Wow! What a deal…. But say you don’t have the 10,000 – you may think that you don’t have the means to take advantage of this wonderful opportunity so you walk away from it .. knowing that someone else with the money is going to get a terrific deal – a deal that could have been yours. So the means to take action is very important.
The means doesn’t necessarily need to be money. Sometimes its know-how or personal knowledge about how something works; how to structure a deal, how to write up a seller carry lease back contract, how to access hard money….anything that may seem simple to you but mysterious to others. You may become privy to a situation that seems to daunting to those with less confidence, but something manageable to you and your team. That right there could be your golden opportunity.
Confidence is also key, but it’s built on the two previous foundations. Specialized knowledge and the means to make it happen helps you to be confident in your ability to fully realize the opportunity at hand . Keep in mind – and this is key – this doesn’t have to be your specialized knowledge or your means.
If you recognize an opportunity but you know someone who understands it better, then you can always recruit them into it – and if you know someone who has the means, be it money,equipment, contracts, distribution channel, whatever – you can recruit them – this doesn’t have to be just one person. Now you have the know how and the means, you can have the confidence to take action.
So, to summarize..
Recognizing opportunities starts with learning about and understanding your specialty in the field you plan to work in. Learn to identify when conditions have moved into your favor so that you can strike while the iron is hot. You need to be on the lookout continuously , gauging the situation, watching your market until an opening presents itself. This isn’t the same as waiting for something to fail into your lap. Someone looking for bird eggs isn’t going to just wait for a birds nest fall into their lap – they will be scouring the woods and trees – until they spot clues that could lead them to their prize… then they followup on those clues until they find are looking for.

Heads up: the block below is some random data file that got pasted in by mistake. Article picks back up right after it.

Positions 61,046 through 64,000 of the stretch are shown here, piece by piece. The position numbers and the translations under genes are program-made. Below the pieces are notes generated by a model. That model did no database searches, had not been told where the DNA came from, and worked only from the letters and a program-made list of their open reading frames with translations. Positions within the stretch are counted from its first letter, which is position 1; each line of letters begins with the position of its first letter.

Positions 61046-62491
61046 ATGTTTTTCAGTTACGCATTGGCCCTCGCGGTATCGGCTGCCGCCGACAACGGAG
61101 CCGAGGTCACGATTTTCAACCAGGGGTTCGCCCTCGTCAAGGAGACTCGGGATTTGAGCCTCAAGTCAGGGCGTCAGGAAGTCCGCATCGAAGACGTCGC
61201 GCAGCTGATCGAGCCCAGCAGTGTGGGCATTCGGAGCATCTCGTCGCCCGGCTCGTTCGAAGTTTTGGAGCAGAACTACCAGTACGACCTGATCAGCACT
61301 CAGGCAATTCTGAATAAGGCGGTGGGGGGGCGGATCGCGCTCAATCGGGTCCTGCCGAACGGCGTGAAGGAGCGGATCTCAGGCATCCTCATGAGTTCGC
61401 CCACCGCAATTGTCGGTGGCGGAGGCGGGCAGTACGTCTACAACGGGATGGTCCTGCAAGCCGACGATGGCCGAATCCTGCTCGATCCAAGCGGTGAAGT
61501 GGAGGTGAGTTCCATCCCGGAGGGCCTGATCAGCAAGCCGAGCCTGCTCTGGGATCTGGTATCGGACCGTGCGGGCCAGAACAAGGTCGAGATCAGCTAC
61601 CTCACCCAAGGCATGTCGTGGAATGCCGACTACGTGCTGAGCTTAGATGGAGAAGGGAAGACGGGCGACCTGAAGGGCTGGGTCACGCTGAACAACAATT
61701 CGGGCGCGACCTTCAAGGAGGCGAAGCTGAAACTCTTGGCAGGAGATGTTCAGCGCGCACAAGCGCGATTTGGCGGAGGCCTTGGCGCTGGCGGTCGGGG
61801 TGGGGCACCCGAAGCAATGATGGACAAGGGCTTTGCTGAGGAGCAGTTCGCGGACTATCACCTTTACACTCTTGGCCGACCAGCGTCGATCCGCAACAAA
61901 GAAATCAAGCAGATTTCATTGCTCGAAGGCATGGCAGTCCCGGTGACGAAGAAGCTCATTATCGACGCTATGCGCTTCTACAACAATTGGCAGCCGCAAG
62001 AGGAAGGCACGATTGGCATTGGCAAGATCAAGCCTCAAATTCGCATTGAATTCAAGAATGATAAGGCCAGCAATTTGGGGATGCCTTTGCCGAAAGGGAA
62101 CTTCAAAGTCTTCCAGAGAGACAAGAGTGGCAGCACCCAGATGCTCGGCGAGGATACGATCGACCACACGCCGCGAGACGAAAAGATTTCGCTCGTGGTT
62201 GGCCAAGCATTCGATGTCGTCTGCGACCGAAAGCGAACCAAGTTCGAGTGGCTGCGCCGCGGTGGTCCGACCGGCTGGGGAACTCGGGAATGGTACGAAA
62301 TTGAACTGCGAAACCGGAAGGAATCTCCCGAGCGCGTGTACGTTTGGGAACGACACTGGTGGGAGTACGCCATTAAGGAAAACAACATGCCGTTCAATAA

Look for ways to recognize problems that you know how to solve. Find situations that others are shying away from – figure out how you can resolve that problem. Get control of your emotions by minimizing fear through knowledge. Connect with others who have more experience or access to resources so that you can have the confidence to take action. Continue educating yourself and always be on the lookout … and you will develop the habit of …. Recognizing Opportunities.
Do you have a story about a challenge that ended being an opportunity? Share it with us below and tell us how you turned a problem into an opportunity.